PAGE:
Tag Archives: cassini

Lookin’ good, Earth

If you thought you’d already seen that little dot of Earth as viewed from Saturn… well, you had no idea what was coming.

We’re the little blue dot.
This is a zoomed view…

Pretty much all I can do is quote Carl Sagan at this point.

Look again at that dot. That’s here. That’s home. That’s us. On it everyone you love, everyone you know, everyone you ever heard of, every human being who ever was, lived out their lives. The aggregate of our joy and suffering, thousands of confident religions, ideologies, and economic doctrines, every hunter and forager, every hero and coward, every creator and destroyer of civilization, every king and peasant, every young couple in love, every mother and father, hopeful child, inventor and explorer, every teacher of morals, every corrupt politician, every “superstar,” every “supreme leader,” every saint and sinner in the history of our species lived there – on a mote of dust suspended in a sunbeam.

All image credits NASA.


As you may have gathered, I’m an astronomer and my name is merrdiff… er… Meredith.

I like to write, and I think a lot about astronomy. You can find me on twitter @merrdiff. But not everything in astronomy is readily explained in 140 characters or fewer, and thus: a blog.

Why “merrdiff”? It’s a nickname that evolved at summer camp. Only two syllables, easy to shout across a room, similar enough to my full name to generate a response. The original spelling may have been closer to “mur-DIFF!” On a bad day it can resemble more of a dog bark than a word or a name. But with “merrdiff” you have a lower chance of accidentally barking, and a higher chance chance of remembering my real name, which I do prefer in real life.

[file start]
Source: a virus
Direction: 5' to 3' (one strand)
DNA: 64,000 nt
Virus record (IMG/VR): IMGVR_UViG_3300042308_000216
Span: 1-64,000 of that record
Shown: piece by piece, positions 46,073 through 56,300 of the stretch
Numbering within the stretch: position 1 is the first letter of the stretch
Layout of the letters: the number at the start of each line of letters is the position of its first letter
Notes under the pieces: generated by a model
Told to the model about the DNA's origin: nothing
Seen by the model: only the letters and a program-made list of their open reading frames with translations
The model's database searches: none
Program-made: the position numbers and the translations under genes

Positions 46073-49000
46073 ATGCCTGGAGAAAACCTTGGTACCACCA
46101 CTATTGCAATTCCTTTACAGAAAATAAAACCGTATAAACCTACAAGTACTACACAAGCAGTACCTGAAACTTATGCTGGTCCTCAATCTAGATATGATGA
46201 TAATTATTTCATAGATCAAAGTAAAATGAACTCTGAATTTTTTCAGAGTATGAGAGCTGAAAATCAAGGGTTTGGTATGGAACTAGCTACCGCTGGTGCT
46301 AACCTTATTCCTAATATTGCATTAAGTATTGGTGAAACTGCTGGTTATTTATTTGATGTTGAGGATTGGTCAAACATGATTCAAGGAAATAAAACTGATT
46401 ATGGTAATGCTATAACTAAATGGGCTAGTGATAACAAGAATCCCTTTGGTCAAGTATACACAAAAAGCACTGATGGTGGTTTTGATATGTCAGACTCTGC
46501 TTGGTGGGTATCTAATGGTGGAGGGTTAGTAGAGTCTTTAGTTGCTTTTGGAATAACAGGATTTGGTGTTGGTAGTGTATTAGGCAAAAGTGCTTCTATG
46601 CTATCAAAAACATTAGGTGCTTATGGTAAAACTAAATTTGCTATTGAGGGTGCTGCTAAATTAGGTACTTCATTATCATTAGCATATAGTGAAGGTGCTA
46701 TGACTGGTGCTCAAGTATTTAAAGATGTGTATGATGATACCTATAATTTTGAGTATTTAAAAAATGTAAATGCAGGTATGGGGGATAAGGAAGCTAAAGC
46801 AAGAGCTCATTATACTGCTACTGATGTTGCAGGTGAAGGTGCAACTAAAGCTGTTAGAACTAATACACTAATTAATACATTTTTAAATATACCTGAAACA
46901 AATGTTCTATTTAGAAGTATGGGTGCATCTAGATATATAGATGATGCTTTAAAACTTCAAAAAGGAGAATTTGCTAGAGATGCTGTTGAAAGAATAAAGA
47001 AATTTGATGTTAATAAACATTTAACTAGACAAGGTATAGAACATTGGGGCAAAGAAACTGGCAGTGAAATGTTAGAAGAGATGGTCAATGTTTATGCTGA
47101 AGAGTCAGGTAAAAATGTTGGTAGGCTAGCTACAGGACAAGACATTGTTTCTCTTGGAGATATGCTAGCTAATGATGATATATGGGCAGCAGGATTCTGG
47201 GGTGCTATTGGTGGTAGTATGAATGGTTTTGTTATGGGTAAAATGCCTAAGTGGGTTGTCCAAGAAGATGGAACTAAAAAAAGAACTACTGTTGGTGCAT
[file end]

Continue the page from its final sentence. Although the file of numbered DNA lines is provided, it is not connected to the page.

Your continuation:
So, welcome aboard. To kick things off, here is a picture of both of us:

Earth and Moon as viewed from Cassini at Saturn.
Image from http://saturn.jpl.nasa.gov/photos/raw/rawimagedetails/index.cfm?imageID=294988.

This picture was taken on July 19, 2013. The distance of 898,414,528 miles (1,445,858,030 kilometers) makes it a little hard to find yourself in the photo, but trust me, you’re there. Also featured in this image: every place human beings have ever set foot.

Typical reflecting telescope that will result in X-shaped diffraction spikes. The secondary mirror and its supports are conveniently labeled as 3. The telescope tube is 1, and the primary mirror is 2.
Image from http://en.wikipedia.org/wiki/Diffraction_spike.

The bright vertical line on the larger dot (Earth) are most likely due to saturation – in essence, there was too much light in one part of the picture, and some of it bled to nearby pixels. The fainter crosshairs are called diffraction spikes. These show up anytime we take a picture of a bright circular or point-like object with a telescope. This particular pattern (an X) means that the telescope’s mirrors are supported by an X-shaped structure. If you ever see more of an asterisk-shaped spike, that means there are three support structures, and so on.

Cassini is a pretty awesome spacecraft, and it does a lot more than take pictures of Earth from a distance. But that’s more than enough for now. Keep looking up, and welcome to AstronoMerrdiff.